Ending an association between a longtime friend of President Donald Trump and the tabloid that favored him during the 2016 election, American Media Inc. is selling the National Enquirer for $100 million to James Cohen, CEO of Hudson News.

The supermarket tabloid, along with two sister publications, will be purchased by the head of the travel retailer known for its airport newsstands, according to people familiar with the agreement.

The decision to sell came after Anthony Melchiorre, the hedge fund manager whose firm controls AMI, became dissatisfied with the reporting tactics of the Enquirer, which is overseen by David Pecker, Trump’s confidant for many years.

AMI has been under intense pressure because of the Enquirer’s efforts to tilt the 2016 presidential election in favor of Trump.

Pecker and his supermarket tabloid have also been embroiled in recent months in an unusually public feud with Amazon founder Jeff Bezos, who also owns The Washington Post.

The sale of AMI’s newsprint tabloid business, which also includes the National Examiner and The Globe, is expected to reduce AMI’s debt to $355 million, according to a person familiar with the company’s finances.

The company has faced financial difficulty as it sought to refinance more than $400 million in debt this year and as the Enquirer’s circulation declined. The paper sold an average of 516,000 copies per issue in 2014, but that number fell to 218,000 in December, according to data compiled by the Alliance for Audited Media.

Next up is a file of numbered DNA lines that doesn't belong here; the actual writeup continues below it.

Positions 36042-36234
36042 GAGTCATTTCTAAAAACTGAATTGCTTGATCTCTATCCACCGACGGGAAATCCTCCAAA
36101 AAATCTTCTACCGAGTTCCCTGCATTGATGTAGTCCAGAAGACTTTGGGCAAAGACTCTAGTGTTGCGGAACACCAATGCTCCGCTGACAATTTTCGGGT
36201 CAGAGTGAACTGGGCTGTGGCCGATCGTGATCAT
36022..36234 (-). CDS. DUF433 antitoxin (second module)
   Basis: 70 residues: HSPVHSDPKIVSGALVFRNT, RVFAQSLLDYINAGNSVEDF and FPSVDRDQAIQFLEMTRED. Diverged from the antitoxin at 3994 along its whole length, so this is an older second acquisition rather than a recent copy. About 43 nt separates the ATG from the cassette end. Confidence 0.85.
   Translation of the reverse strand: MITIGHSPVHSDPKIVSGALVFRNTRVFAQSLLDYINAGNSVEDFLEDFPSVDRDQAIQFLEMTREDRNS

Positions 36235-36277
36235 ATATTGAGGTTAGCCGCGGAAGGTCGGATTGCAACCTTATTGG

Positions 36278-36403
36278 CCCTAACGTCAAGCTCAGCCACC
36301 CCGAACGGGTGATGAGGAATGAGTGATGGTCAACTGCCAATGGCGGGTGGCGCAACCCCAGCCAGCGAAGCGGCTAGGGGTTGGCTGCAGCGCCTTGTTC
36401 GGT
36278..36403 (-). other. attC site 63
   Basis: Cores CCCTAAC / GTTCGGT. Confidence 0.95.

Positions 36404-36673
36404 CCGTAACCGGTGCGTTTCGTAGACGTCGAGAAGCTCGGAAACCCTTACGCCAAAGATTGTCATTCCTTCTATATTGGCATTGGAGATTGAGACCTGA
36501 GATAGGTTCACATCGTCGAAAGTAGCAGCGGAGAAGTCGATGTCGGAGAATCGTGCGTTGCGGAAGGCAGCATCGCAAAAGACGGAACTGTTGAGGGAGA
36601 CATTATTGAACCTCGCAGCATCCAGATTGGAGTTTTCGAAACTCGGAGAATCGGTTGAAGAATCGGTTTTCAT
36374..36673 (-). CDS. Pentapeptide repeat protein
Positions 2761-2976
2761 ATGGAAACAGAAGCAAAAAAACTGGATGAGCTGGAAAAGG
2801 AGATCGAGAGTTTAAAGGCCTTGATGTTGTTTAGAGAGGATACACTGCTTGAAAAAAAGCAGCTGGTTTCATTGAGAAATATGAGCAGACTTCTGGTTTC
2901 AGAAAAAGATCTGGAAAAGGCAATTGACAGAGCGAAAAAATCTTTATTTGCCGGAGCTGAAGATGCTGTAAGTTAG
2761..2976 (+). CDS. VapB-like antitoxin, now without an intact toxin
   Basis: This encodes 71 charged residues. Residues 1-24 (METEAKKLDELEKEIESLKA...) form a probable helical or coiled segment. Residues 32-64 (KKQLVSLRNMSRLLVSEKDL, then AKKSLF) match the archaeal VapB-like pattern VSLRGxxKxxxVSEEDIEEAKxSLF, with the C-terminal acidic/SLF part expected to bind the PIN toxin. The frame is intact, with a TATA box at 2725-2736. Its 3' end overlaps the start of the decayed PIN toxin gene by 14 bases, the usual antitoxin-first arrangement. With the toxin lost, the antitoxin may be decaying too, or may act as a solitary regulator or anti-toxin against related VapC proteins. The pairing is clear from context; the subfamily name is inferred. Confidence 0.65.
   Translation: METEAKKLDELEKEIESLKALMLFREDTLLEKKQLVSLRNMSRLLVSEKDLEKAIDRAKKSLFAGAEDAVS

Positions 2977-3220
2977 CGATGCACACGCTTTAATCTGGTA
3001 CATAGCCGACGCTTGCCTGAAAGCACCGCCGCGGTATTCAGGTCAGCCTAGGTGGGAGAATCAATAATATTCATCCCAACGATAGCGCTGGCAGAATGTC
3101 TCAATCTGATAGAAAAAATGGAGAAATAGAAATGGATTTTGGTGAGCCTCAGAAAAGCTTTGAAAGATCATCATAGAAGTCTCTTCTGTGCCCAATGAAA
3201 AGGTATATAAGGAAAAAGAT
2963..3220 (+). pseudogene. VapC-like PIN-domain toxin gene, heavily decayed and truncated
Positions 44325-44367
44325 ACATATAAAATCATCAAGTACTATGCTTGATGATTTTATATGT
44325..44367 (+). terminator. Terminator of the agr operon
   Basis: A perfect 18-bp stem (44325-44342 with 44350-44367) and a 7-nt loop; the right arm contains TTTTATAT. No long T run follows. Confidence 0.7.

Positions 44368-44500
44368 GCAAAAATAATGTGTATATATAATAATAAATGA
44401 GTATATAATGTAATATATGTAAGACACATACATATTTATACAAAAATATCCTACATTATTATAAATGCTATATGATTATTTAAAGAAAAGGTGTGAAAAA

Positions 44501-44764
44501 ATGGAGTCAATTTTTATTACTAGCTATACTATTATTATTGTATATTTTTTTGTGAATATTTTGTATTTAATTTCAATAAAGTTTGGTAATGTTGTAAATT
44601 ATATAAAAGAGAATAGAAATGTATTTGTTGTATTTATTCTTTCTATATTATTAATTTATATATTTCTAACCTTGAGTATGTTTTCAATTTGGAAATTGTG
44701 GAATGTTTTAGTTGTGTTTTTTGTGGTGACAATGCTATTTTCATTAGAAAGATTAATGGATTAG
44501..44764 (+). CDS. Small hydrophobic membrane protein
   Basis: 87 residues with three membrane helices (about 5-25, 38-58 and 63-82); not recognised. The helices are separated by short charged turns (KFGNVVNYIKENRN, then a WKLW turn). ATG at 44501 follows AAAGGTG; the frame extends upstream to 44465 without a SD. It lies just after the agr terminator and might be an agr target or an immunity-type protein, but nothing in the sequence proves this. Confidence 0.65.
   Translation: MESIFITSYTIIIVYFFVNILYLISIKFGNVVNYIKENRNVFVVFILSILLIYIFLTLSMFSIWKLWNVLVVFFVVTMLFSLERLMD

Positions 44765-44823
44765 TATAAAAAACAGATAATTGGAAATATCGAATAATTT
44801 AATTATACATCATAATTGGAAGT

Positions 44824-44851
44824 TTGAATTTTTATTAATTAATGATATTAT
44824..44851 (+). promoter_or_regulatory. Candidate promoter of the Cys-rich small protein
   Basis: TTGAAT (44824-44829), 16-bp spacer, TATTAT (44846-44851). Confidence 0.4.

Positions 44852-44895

In addition to its shaky finances, AMI faced significant legal risk owing to the efforts of Pecker and his chief content officer, Dylan Howard, and their “catch-and-kill” efforts during the 2016 presidential campaign. In that practice, the paper would buy the rights to stories with the intent to keep them from being published.

Pecker and Howard entered into nonprosecution agreements with federal investigators to avoid indictments for their role in buying and then burying the story of a former Playboy model who alleged having an affair with Trump.

In August, just as those top officers were finalizing their nonprosecution agreements, the company’s board of directors started looking for ways to unload the tabloid business “because they didn’t want to deal with hassles like this anymore,” said a person familiar with the board’s deliberations.